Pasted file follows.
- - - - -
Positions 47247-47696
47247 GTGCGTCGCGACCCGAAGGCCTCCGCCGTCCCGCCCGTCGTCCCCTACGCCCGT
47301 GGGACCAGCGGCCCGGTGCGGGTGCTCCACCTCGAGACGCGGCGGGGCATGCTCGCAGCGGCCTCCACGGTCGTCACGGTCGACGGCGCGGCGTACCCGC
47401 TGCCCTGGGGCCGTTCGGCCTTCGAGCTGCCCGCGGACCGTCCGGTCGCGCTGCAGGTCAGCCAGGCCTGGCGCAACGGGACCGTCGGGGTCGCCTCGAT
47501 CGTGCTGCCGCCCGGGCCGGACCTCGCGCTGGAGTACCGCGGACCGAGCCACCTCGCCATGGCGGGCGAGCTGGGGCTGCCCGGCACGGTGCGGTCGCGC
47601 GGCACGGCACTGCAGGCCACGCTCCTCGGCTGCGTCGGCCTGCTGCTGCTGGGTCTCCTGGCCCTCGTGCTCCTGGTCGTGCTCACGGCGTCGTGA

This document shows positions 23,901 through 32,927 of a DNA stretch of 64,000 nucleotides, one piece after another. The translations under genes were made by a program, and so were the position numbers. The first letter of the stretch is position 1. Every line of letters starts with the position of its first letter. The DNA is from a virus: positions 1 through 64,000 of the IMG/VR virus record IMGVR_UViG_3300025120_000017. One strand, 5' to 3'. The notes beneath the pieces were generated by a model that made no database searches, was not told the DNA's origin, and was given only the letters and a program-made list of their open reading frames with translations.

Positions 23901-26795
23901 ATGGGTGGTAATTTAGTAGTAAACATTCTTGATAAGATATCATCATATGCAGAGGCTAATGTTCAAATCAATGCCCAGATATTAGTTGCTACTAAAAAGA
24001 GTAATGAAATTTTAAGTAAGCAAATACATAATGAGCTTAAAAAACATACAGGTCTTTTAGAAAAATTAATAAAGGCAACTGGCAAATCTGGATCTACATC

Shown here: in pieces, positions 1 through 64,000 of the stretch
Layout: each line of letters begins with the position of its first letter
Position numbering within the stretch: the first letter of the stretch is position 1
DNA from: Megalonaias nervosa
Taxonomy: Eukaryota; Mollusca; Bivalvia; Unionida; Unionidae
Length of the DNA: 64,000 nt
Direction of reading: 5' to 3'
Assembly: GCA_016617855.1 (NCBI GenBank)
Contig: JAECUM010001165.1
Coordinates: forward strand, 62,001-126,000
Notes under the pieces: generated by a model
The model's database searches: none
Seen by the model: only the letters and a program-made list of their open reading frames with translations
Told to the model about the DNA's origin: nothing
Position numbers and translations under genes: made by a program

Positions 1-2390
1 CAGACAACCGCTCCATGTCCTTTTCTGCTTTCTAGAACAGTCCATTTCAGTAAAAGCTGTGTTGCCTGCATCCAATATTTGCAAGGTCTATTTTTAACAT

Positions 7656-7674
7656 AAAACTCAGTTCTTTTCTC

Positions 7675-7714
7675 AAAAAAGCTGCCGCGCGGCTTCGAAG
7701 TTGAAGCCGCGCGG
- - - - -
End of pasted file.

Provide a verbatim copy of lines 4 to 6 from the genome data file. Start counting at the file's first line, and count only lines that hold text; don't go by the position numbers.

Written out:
47401 TGCCCTGGGGCCGTTCGGCCTTCGAGCTGCCCGCGGACCGTCCGGTCGCGCTGCAGGTCAGCCAGGCCTGGCGCAACGGGACCGTCGGGGTCGCCTCGAT
47501 CGTGCTGCCGCCCGGGCCGGACCTCGCGCTGGAGTACCGCGGACCGAGCCACCTCGCCATGGCGGGCGAGCTGGGGCTGCCCGGCACGGTGCGGTCGCGC
47601 GGCACGGCACTGCAGGCCACGCTCCTCGGCTGCGTCGGCCTGCTGCTGCTGGGTCTCCTGGCCCTCGTGCTCCTGGTCGTGCTCACGGCGTCGTGA